Byline: Rosemary Feitelberg

NEW YORK--Pantyhose manufacturers are out to beat the bare-leg blues of summer this year.
"In the past, we used to resign ourselves to the fact that business was lousy during this time of year. Now we're being more aggressive," said Barry Tartarkin, vice president of licensing and private label development for Ridgeview Hosiery, which produces the licensed Ellen Tracy hosiery.
The pantyhose business, many manufacturers agree, generally takes a dive around Memorial Day and doesn't resurface until August. The growing acceptance of casual dress codes in the work force has only heightened the trend.
To reverse the summer falloff, manufacturers are turning to premium money or awards for retail sales staffs, sweepstakes promotions, trunk shows and new products and packaging.
Some firms emphasize nude-tone hosiery. These makers' thinking is that nude-tone shades will give women the bare-legged look they seem to prefer in the summer, and the flattering contouring and smoothness that hosiery provides. While none of the firms contacted plans to promote this idea directly, they hope photography in ads and store displays will make the point.
Hanes Hosiery expects a new group of sheers called The Nudes, in its licensed Donna Karan hosiery collection, to shore up summer sales, according to Debbie Hobbs, vice president of merchandising for Hanes and the Karan line.
As reported, The Nudes group, which hit stores in April, is expected to hit $1.2 million in its first year with five key retailers: Saks Fifth Avenue, Bloomingdale's, Nordstrom, Neiman Marcus and Marshall Field's-Dayton Hudson.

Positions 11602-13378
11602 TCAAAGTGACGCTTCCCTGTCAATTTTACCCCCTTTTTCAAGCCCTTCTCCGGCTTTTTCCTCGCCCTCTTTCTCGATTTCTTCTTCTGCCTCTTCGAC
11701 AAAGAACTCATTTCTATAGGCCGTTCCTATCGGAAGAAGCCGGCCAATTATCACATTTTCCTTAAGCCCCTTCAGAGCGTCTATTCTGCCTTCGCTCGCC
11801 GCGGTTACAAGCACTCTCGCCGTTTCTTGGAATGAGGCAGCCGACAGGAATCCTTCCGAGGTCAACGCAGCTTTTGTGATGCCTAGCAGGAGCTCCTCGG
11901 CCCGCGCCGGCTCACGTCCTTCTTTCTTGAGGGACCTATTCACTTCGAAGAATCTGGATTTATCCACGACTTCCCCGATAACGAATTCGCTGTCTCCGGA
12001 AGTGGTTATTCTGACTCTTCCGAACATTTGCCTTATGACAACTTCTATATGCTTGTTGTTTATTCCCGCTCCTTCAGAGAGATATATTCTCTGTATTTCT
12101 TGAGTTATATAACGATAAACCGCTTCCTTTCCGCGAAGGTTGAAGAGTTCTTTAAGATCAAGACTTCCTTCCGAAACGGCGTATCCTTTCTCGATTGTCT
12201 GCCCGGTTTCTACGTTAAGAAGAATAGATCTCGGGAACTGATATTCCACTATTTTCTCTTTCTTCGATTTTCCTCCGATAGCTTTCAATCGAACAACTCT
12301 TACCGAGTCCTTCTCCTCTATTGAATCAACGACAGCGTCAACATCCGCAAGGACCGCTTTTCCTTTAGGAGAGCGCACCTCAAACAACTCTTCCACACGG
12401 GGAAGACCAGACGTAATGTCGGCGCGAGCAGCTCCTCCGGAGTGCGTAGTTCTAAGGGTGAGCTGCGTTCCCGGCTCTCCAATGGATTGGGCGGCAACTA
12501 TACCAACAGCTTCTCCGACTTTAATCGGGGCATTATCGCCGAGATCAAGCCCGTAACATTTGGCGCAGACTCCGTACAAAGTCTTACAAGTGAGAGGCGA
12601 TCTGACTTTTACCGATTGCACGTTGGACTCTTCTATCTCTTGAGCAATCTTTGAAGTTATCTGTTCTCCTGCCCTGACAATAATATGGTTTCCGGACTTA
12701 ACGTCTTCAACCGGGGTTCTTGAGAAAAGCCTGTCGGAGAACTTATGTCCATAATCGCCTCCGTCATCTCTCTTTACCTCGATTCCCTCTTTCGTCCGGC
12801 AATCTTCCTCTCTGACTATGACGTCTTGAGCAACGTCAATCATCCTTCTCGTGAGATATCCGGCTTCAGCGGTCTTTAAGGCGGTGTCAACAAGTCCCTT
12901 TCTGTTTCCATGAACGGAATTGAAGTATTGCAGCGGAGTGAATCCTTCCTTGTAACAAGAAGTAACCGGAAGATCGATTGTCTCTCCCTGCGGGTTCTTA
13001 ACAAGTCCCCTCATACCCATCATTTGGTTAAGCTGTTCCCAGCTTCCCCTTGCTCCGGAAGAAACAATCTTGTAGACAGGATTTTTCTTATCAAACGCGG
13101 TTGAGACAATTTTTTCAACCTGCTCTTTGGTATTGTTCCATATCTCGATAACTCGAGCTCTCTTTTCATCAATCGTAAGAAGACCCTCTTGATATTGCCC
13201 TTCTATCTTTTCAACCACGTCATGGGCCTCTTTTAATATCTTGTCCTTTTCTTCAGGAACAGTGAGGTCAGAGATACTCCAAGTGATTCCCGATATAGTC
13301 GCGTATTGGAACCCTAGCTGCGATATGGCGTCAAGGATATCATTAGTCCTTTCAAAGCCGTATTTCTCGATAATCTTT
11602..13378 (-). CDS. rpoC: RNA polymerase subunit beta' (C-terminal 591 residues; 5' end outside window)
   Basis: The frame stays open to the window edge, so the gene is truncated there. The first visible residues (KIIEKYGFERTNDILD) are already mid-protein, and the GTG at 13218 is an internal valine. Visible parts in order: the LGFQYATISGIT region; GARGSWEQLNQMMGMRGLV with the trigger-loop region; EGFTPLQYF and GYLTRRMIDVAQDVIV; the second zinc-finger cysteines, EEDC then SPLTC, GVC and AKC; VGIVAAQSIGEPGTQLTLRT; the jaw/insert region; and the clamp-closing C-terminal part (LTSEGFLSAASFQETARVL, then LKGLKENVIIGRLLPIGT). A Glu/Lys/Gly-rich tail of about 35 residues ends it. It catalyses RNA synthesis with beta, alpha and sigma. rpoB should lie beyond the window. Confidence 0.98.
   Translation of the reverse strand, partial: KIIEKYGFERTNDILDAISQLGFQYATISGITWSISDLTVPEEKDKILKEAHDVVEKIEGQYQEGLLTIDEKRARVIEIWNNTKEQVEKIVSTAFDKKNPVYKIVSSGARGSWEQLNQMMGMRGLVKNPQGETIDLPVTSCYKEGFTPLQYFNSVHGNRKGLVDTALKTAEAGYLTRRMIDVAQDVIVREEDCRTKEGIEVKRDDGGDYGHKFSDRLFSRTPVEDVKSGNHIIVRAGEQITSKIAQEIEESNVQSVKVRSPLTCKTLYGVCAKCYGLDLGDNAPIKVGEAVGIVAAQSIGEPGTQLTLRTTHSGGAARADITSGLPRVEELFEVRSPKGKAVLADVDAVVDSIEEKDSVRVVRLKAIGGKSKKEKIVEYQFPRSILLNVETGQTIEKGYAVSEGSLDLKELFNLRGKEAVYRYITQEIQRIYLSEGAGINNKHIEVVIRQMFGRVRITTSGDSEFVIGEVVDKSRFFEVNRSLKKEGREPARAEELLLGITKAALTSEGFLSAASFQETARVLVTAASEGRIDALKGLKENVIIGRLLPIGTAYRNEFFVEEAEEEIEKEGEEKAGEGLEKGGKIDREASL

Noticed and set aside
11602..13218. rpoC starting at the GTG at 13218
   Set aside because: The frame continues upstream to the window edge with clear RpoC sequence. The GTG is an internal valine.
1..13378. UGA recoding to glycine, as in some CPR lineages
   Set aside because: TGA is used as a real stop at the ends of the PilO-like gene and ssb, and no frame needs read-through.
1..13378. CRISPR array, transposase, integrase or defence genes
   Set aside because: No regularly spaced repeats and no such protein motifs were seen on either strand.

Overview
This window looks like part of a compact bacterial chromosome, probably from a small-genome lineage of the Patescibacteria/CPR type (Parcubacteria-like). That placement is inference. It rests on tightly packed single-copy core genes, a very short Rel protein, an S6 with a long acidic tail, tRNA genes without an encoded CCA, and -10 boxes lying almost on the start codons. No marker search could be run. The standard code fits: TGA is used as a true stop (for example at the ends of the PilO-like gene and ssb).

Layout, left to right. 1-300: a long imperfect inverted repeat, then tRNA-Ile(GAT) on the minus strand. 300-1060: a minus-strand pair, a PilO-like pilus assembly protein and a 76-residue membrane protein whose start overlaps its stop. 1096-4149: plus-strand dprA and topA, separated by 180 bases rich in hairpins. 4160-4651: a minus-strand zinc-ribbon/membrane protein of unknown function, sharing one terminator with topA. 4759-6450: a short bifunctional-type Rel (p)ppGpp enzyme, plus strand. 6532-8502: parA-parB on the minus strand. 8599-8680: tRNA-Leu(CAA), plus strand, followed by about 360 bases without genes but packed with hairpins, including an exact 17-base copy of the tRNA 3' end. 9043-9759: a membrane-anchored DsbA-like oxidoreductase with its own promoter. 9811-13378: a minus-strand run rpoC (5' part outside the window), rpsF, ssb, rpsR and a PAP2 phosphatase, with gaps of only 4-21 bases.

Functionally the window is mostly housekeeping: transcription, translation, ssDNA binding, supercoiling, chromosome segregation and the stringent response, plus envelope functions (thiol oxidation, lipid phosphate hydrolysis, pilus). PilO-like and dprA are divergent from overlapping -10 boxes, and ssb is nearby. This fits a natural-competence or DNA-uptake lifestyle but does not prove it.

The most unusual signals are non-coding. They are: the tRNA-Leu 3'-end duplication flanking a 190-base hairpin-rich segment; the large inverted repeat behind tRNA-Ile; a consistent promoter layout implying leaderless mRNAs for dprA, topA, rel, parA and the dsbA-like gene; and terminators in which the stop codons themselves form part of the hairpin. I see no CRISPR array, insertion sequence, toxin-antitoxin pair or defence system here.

Spring sales for Silk Reflections and Fitting Pretty sheer hosiery in nude tones have increased by low double-digit percentages and are expected to maintain that pace until early September, Hobbs said. Last August the company added about five nude tones to each collection, she said.
Hanes merchandisers working in the stores are scaling back on black sheer offerings to place more nude-tone pantyhose on the sales floor. Special attention will be given to nude-colored sheers to assure inventory is replenished electronically as needed, she said. Spring sales (February through April) traditionally account for 24 percent of Hanes' overall volume, and summer sales (May through July) make up 20 percent, but summer sales should exceed spring sales this year, she said.
Nude hosiery is the focus at Ithaca Industries, which produces and distributes the licensed Evan-Picone hosiery. Evan-Picone's new Natural Nudes wholesale from $2.75 for control-top sheers with reinforced toe to $2.88 for control-top Lycra spandex sheers. Available in seven shades, Natural Nudes are designed to work for a variety of skin tones, especially for the ethnic population, according to Joni Zeller-Claxton, vice president of hosiery design. "Wearing nude hosiery is more flattering than not wearing any hosiery," she said.
"We decided to introduce the product at a time when women may opt to go bare-legged," she said. "We hope this will spark business and keep them from going without wearing anything."
Wolford, the luxury legwear line produced in Austria, is pushing the bare-leg look. Easton International, which is the exclusive distributor of the hosiery in the U.S., has put together a merchandising package of four ultrasheer styles, ranging from 5-denier to 15-denier, that it expects stores to display together.